“Excellent” responses consistently developed clear, focused positions with well-chosen reasons and examples. In this response, the variety of sentences and precise word choices (“I am quite sorry for this inconvinience”) increase the strength of the argument.

Skillful – Student Response
Imagine this situation: Your favorite book is missing from your school library. It might be a book that you like to read over and over again. Or it might be a book that your teacher or parent has read to you. Some of your friends also like to read this book. The school librarian is not sure she wants to buy the book again. Write a letter to convince your school librarian to buy the book again. In your letter, give lots of reasons why the book should be in your school library.

Scorer Comments:

“Skillful” persuasive responses offered reasons to persuade the school librarian to reacquire a chosen book, developed those reasons in parts of the response, and provided some (but did not consistently provide) transitions to connect reasons for the students’ positions. This response exhibits these features, and also makes a direct address to the intended audience: “Think of the happiness you will bring to the kids…”

Sufficient – Student Response
Imagine this situation: Your favorite book is missing from your school library. It might be a book that you like to read over and over again. Or it might be a book that your teacher or parent has read to you. Some of your friends also like to read this book. The school librarian is not sure she wants to buy the book again. Write a letter to convince your school librarian to buy the book again. In your letter, give lots of reasons why the book should be in your school library.

Scorer Comments:

“Sufficient” responses took clear positions and provided clear, though somewhat undeveloped, support. Sentences and word choices were usually simple, and there were occasional errors in sentence structure. The response below attempts to appeal to the reader, but the argument is somewhat undeveloped and the response exhibits some trouble with sentence control.

Uneven – Student Response
Imagine this situation: Your favorite book is missing from your school library. It might be a book that you like to read over and over again. Or it might be a book that your teacher or parent has read to you. Some of your friends also like to read this book. The school librarian is not sure she wants to buy the book again. Write a letter to convince your school librarian to buy the book again. In your letter, give lots of reasons why the book should be in your school library.

Scorer Comments:

“Uneven” responses took clear positions, but lacked either development or control over sentence structure, or sometimes both. The answer shown below takes a clear persuasive position in response to the prompt, but it offers limited support and is somewhat repetitive.

Insufficient – Student Response
Imagine this situation: Your favorite book is missing from your school library. It might be a book that you like to read over and over again. Or it might be a book that your teacher or parent has read to you. Some of your friends also like to read this book. The school librarian is not sure she wants to buy the book again. Write a letter to convince your school librarian to buy the book again. In your letter, give lots of reasons why the book should be in your school library.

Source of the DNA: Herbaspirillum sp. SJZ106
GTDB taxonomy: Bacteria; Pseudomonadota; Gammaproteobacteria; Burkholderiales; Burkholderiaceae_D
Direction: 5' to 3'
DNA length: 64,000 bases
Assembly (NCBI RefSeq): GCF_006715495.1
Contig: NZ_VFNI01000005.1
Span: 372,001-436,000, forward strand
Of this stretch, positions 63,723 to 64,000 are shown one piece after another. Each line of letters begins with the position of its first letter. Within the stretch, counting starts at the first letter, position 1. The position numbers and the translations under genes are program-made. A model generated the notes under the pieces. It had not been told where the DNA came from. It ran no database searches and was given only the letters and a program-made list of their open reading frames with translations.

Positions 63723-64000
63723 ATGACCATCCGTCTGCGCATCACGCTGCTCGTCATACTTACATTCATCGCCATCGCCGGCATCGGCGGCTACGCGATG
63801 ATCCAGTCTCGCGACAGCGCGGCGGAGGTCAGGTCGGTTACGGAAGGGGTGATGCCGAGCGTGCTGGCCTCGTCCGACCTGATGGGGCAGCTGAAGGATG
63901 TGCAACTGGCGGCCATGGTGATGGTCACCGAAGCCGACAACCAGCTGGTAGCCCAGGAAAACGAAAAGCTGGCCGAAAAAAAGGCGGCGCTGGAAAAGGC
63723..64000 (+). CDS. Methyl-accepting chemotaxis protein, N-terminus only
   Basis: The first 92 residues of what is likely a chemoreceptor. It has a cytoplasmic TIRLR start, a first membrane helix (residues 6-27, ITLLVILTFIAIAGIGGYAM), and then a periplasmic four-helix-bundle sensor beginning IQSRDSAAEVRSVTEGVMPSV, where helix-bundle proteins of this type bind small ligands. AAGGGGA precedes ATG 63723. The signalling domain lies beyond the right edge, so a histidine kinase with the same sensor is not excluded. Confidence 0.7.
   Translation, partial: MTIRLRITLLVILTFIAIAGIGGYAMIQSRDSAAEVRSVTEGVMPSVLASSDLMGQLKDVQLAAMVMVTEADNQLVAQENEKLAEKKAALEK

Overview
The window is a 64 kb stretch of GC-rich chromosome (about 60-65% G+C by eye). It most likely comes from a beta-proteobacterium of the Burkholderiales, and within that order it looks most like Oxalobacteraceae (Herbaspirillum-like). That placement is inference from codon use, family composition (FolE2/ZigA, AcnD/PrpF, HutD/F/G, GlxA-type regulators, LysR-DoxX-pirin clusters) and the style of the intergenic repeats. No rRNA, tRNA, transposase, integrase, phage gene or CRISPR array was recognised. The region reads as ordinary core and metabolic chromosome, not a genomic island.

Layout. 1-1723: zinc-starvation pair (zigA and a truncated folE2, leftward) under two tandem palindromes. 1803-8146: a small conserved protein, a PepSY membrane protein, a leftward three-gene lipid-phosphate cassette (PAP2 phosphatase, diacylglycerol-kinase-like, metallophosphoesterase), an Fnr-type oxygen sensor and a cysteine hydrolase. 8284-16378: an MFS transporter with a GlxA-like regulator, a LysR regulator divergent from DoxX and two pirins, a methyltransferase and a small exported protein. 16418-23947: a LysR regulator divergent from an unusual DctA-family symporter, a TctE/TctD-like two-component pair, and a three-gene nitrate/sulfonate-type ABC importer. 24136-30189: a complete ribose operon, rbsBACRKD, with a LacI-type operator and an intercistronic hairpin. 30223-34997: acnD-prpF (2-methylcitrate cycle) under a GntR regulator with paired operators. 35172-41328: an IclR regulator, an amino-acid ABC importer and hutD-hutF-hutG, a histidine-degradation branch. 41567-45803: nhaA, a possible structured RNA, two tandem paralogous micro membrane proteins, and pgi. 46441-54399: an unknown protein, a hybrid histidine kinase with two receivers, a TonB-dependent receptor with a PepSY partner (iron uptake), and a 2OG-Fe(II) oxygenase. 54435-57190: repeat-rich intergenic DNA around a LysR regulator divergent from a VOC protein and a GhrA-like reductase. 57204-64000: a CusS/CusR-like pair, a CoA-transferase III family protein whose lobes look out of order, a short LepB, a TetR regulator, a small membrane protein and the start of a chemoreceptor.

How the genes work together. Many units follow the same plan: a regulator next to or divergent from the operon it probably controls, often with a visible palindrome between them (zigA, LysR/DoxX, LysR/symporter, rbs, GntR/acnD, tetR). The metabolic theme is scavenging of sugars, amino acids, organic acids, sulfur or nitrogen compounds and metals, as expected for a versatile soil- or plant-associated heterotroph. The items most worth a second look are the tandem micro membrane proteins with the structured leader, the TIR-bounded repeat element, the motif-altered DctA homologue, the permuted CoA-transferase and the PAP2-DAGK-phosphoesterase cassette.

Scorer Comments:

“Insufficient” responses attempted an answer, but provided only a fragment or beginning of a response. Some “Insufficient” responses were very disorganized, while others were difficult to understand due to errors in grammar, spelling, or sentence structure. The response below offers minimal support for its stated position (e.g., “…because it is a very funny book and it has mystereys in it.”).

Unsatisfactory – Student Response
Imagine this situation: Your favorite book is missing from your school library. It might be a book that you like to read over and over again. Or it might be a book that your teacher or parent has read to you. Some of your friends also like to read this book. The school librarian is not sure she wants to buy the book again. Write a letter to convince your school librarian to buy the book again. In your letter, give lots of reasons why the book should be in your school library.

Scorer Comments:

“Unsatisfactory” responses attempted an answer, but were very brief, demonstrated no control over sentences, or contained so many errors in grammar and spelling that understanding was severely impeded throughout the response. The response below does no more than request that the librarian replace the author’s book.



  1. One morning a child looks out the window and discovers that a huge castle has appeared overnight. The child rushes outside to the castle and hears strange sounds coming from it. Someone is living in the castle!The castle door creaks open. The child goes in.

    Write a story about who the child meets and what happens inside the castle.

Scoring Guide

Score & Description

Excellent

  • Tells a well-developed story with relevant descriptive details across the response.
  • Events are well connected and tie the story together with transitions across the response.
  • Sustains varied sentence structure and exhibits specific word choices.
  • Exhibits control over sentence boundaries; errors in grammar, spelling, and mechanics do not interfere with understanding.

Skillful

  • Tells a clear story with some development, including some relevant descriptive details.
  • Events are connected in much of the response; may lack some transitions.
  • Exhibits some variety in sentence structure and exhibits some specific word choices.
  • Generally exhibits control over sentence boundaries; errors in grammar, spelling, and mechanics do not interfere with understanding.

Sufficient

  • Tells a clear story with little development; has few details.